Hot cross buns, if ye have no daughters, give them to your sonsone a penny, two a penny, hot cross buns

Day-old hot cross buns are often seeped through with the sweet, sugary golden syrup that is applied to the top crust once they are finished baking. The currant-filled sweet breads are also seeped in a history that dates back to the Egyptian times. They are at once symbols of sacrifice, rebirth and even the cycles of the moon. More closely tied to modern-times, the buns represent the history of England’s conversion from Catholicism to Christianity and are still used as good luck charms the world-over.

What do you get when you pour boiling water down a rabbit hole? Hot, cross bunnies, of course.

The sweet bread buns that are the inspiration for this silly joke have long been associated with Easter, a symbol of Good Friday — the cross on the top of the buns signifying the crucifixion of Christ. However, according to some scholars, the origins of the buns actually lie in pagan traditions of ancient cultures — the cross representing, instead, the sun wheel, and the division of the bun into four quarters representing the phases of the moon.

In Sue Ellen Thompson’s third edition of the book “Holiday Symbols and Customs” she explains “pagans worshiped the goddess Eostre (after whom Easter was named) by serving tiny cakes, often decorated with a cross, at their annual spring festival. When archaeologist excavated the ancient city of Herculaneum in southwestern Italy, which had been buried under volcanic ash and lava since 79 C.E., they found two small loaves, each with a cross on it, among the ruins.”

Though there is some controversy, the mark is certainly of ancient origin. The Oxford Companion to Food explains the mark is connected with religious offerings of bread, which replaced earlier offerings of blood. For example, the Egyptians offered small round cakes, marked with a representation of the horns of an ox, to the goddess of the moon.

Superstitions regarding bread baked on Good Friday date back to a very early period. In England, particularly, people believed that bread baked on this day could be hardened in the oven and kept for years to protect the house from fire. Sailors often took it on their voyages to prevent shipwreck. Farmers buried a Good Friday loaf in corn to protect it from vermin such as rats, mice and weevils.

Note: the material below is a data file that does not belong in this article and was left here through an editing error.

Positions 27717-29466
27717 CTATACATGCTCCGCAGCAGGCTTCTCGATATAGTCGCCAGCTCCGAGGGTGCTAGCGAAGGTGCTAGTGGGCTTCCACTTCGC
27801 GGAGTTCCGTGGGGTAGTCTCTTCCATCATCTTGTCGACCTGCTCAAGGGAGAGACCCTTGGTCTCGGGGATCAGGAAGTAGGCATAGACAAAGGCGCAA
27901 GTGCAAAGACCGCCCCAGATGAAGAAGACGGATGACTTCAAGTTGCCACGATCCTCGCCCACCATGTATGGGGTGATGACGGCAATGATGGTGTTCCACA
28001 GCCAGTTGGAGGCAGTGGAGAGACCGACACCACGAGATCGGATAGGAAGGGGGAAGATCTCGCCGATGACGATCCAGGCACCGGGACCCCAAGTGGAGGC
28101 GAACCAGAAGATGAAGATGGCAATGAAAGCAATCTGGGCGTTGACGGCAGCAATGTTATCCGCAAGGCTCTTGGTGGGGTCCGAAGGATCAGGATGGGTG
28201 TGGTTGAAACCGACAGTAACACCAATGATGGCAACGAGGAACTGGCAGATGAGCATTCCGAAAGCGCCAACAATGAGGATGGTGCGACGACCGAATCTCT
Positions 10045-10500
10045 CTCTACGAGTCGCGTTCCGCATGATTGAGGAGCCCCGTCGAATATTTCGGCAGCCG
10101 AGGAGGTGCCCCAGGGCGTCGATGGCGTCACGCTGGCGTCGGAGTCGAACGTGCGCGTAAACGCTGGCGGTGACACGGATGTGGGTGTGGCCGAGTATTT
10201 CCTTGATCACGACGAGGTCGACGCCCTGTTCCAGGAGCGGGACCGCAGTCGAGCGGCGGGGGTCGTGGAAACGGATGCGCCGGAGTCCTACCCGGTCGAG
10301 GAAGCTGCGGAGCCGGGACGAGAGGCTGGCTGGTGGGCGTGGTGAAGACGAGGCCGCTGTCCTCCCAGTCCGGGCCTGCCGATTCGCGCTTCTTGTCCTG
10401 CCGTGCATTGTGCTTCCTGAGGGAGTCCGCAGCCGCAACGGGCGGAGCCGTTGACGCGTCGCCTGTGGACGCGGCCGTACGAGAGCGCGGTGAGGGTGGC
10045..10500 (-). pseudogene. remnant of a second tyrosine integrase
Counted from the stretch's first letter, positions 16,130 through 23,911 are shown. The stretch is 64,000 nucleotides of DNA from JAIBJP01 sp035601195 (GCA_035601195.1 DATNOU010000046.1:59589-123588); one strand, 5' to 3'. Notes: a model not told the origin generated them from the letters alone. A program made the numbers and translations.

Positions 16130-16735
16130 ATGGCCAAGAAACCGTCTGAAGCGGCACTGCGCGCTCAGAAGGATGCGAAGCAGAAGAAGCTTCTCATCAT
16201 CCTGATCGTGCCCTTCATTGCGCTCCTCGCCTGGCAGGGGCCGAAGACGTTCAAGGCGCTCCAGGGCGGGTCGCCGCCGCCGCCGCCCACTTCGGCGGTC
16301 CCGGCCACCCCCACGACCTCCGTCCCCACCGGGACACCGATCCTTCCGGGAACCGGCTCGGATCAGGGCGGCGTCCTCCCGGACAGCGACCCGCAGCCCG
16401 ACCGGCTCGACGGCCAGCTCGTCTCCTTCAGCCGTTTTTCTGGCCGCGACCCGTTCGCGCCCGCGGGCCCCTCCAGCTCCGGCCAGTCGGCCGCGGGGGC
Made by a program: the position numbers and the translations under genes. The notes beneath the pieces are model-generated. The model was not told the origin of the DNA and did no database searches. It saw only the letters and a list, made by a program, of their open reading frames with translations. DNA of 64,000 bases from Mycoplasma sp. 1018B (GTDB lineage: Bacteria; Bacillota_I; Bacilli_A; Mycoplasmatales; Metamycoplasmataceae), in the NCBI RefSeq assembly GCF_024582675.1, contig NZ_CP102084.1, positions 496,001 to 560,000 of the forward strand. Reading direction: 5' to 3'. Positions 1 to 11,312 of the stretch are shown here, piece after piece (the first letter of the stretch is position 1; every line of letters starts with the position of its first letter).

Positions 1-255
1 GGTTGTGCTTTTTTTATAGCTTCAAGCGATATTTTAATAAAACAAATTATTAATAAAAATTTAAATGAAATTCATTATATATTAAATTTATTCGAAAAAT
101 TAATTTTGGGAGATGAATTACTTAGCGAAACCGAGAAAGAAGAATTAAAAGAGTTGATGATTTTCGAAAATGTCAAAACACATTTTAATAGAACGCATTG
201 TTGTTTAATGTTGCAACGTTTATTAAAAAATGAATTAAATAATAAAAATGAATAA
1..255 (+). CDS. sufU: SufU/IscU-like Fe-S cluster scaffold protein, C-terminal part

The Christian church adopted the buns and re-interpreted the icing cross and gave them out during early missionizing efforts. In fact, in 1361, a monk named Father Thomas Rockcliffe began a tradition of giving the spiced, currant-laced buns to the poor of St. Albans on Good Friday.

According to cookery writer Elizabeth David, Protestant monarchs in 16th century England saw the buns as a dangerous hold-over of Catholic belief because they were said to be baked from the same dough recipe used in making the communion wafer.

For this reason, along with the pagan associations, the Protestant monarchy attempted to ban the sale of hot cross buns.

However, their popularity trumped such a drastic course of action. Instead, Queen Elizabeth I “converted” the buns to Christianity by passing a law permitting bakeries to sell them, but only at Easter and Christmas and for use at funerals as is recorded in the following decree, issued in 1592, the thirty-sixth year of the reign of Elizabeth I, by the London Clerk of the Markets:

“That no bakers, etcetera, at any time or times hereafter make, utter, or sell by retail, within or without their houses, unto any of the Queen’s subject any spice cakes, buns, biscuits, or other spice bread (being bread out of size and not by law allowed) except it be at burials, or on Friday before Easter, or at Christmas, upon pain or forfeiture of all such spiced bread to the poor…”

However, in his book, “An A-Z of Food & Drink,” John Ay explains the first intimation of a cross appearing on a bun, in specific remembrance of Christ’s cross is not found until Poor Robin’s Almanac of 1733.

“Good Friday comes this month, the old woman runs, with one or two a penny hot cross buns’ (a version of the once familiar street-cry, ‘One-a-penny, two-a penny, hot cross buns’).”

Many customs, traditions, superstitions and claims of healing and protection from evil are still associated with the buns. Nowadays, in England and beyond, hot cross buns are served at breakfast on Good Friday morning.

Many people hang a hot cross bun in the house to garner protection from bad luck in the coming year.

These historic buns are round and made from a rich yeast dough containing flour, milk, sugar, butter, eggs, currants and spices, such as cinnamon, nutmeg, allspice and cloves. As with any baked-good, these buns are best made from scratch and served straight out of the oven with generous dabs of sweet-cream butter. Try out the recipe below and share this sweet, historical treat with your friends and neighbors. Perhaps you will dish out a bite of good luck.

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